Shonaquip and Uhambo’s holistic approach recognises that each person with a mobility impairment is viewed as part of a much bigger world or system. Quality information, disability friendly attitudes, skills and resources all play an important part in overcoming the medical and social barriers the person with disability faces in day to day life. Through working together, communities can be supported, capacitated and empowered as they promote the participation and inclusion of people with mobility and other impairments. Our holistic approach typically involves the provision of appropriate wheelchairs and wheelchairs/related services, community- based support groups, skills training of carers, disability awareness raising in the community and the development of a local network of partners and service providers to foster the inclusion of people.
A mobility disability is a disability caused by an impairment of the movement of a person. The effect of this physical impairment, together with other barriers faced in society can cause a person to be disabled in a number of important ways.
CP means Cerebral Palsy, a general term commonly referred to as “CP” and described by loss or impairment of motor function, Cerebral Palsy is actually caused by brain damage. The brain damage is caused by brain injury or abnormal development of the brain that occurs while a child’s brain is still developing — before birth, during birth, or immediately after birth.
Cerebral Palsy affects body movement, muscle control, muscle coordination, muscle tone, reflex, posture and balance. It can also impact fine motor skills, gross motor skills and oral motor functioning in different ways.
Although Uhambo has a special focus on children with mobility impairments, we also work with children with other disabilities in inclusive settings.
Uhambo is growing rapidly and beginning to provide capacity building in a number of different provinces across South Africa, and beyond our borders in neighbouring countries like Mozambique.
Uhambo Foundation has many partners in regions across South Africa. We value greatly and are dependent on collaboration with our partners to complement our capacity building and to provide a network of support to families affected by disability. We do many referrals to local, existing sources of support and work together with partners on projects, training and other community based initiatives of common interest to strengthen the support network for greater sustainability.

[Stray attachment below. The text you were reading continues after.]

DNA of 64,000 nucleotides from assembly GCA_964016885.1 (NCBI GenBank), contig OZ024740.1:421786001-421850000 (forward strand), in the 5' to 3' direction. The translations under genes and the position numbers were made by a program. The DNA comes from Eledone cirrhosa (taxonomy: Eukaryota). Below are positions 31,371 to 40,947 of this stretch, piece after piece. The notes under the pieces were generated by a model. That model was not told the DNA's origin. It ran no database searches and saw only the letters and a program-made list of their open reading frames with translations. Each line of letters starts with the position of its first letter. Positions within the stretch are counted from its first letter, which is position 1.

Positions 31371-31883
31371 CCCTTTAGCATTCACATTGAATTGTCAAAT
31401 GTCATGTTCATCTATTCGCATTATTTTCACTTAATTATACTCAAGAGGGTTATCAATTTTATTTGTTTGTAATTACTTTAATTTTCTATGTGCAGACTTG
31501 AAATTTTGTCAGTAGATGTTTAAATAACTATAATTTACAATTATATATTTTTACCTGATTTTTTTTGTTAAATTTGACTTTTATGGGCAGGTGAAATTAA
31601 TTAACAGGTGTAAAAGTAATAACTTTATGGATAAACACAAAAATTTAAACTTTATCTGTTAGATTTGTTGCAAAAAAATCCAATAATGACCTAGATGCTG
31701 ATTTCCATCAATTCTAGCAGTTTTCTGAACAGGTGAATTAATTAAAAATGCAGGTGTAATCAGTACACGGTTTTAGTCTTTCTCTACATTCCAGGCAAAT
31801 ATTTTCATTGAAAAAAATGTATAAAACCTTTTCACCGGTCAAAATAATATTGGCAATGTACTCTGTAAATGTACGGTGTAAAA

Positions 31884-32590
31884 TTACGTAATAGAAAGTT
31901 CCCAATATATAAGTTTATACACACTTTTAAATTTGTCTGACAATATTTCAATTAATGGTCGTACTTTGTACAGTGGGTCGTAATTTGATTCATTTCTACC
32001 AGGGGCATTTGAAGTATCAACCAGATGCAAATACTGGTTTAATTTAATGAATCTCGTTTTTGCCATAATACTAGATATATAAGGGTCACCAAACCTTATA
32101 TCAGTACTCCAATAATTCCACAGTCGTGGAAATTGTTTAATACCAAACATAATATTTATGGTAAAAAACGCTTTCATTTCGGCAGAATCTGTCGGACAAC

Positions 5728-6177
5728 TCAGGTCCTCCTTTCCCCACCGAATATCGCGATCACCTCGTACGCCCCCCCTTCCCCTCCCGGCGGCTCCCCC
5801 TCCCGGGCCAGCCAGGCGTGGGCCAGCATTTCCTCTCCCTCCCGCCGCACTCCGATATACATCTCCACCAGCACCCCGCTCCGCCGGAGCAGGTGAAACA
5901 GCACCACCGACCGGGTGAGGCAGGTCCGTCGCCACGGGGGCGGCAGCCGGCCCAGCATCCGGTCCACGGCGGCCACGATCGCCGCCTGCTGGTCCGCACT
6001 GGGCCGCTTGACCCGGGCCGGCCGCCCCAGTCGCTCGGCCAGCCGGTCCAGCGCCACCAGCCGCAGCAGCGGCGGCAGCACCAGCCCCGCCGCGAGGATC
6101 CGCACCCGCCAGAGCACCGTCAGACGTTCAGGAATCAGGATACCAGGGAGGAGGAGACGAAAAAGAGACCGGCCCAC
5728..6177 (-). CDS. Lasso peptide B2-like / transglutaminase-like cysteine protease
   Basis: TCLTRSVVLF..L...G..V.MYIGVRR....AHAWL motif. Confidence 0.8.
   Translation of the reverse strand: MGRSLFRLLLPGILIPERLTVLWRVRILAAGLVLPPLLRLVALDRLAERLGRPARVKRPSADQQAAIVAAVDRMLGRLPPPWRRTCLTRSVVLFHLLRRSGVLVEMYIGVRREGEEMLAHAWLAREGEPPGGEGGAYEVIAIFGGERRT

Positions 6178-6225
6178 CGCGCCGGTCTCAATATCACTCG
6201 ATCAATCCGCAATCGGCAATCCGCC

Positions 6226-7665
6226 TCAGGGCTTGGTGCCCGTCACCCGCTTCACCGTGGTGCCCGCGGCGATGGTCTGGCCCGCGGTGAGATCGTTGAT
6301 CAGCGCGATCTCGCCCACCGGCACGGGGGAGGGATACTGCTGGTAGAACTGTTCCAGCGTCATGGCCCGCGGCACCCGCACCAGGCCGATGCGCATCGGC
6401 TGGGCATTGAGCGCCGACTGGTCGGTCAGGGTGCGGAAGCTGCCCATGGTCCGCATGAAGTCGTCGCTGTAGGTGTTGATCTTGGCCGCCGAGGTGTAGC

Costs of capacity building programmes vary a lot depending on the scale of the intervention, distances to travel, size of the group, geographical location. Contact Uhambo to prepare a quote for intervention in your area.
The Ndinogona kit is supplied as a tool to be used in a capacity building program and as such is not available to be sold separately. Unfortunately the smaller parent kit is no longer available.
Uhambo and Shonaquip both view appropriate positioning and wheelchairs as a fundamental tool to enable a child to participate fully and access the same services and opportunities as others. Therefore an important focus of Uhambo is to ensure that children in need of devices have access to them, especially those un-connected with state health services. Uhambo social and community based workers and program facilitators work closely with a clinical seating team from Shonaquip to ensure that children with mobility impairments are assessed and provided with the appropriate positioning and device options to meet their individual needs. They also have access to wheelchair technicians to ensure that devices are kept in workable condition. They work with the therapists to build capacity of carers to operate, adjust and care for devices appropriately and to handle children with mobility impairment in ways that facilitate their safety, comfort and participation.
Uhambo does have a dedicated social worker and community-based workers on the team who can assess families affected by disability and refer them for support or assistance as required. Our therapists are not involved in individual client therapy but focus on capacity building to improve care and management of people with disabilities. We value collaboration with other service providers in health, education and the social development sector. We will also try to connect families affected by disability to a community based support group where possible.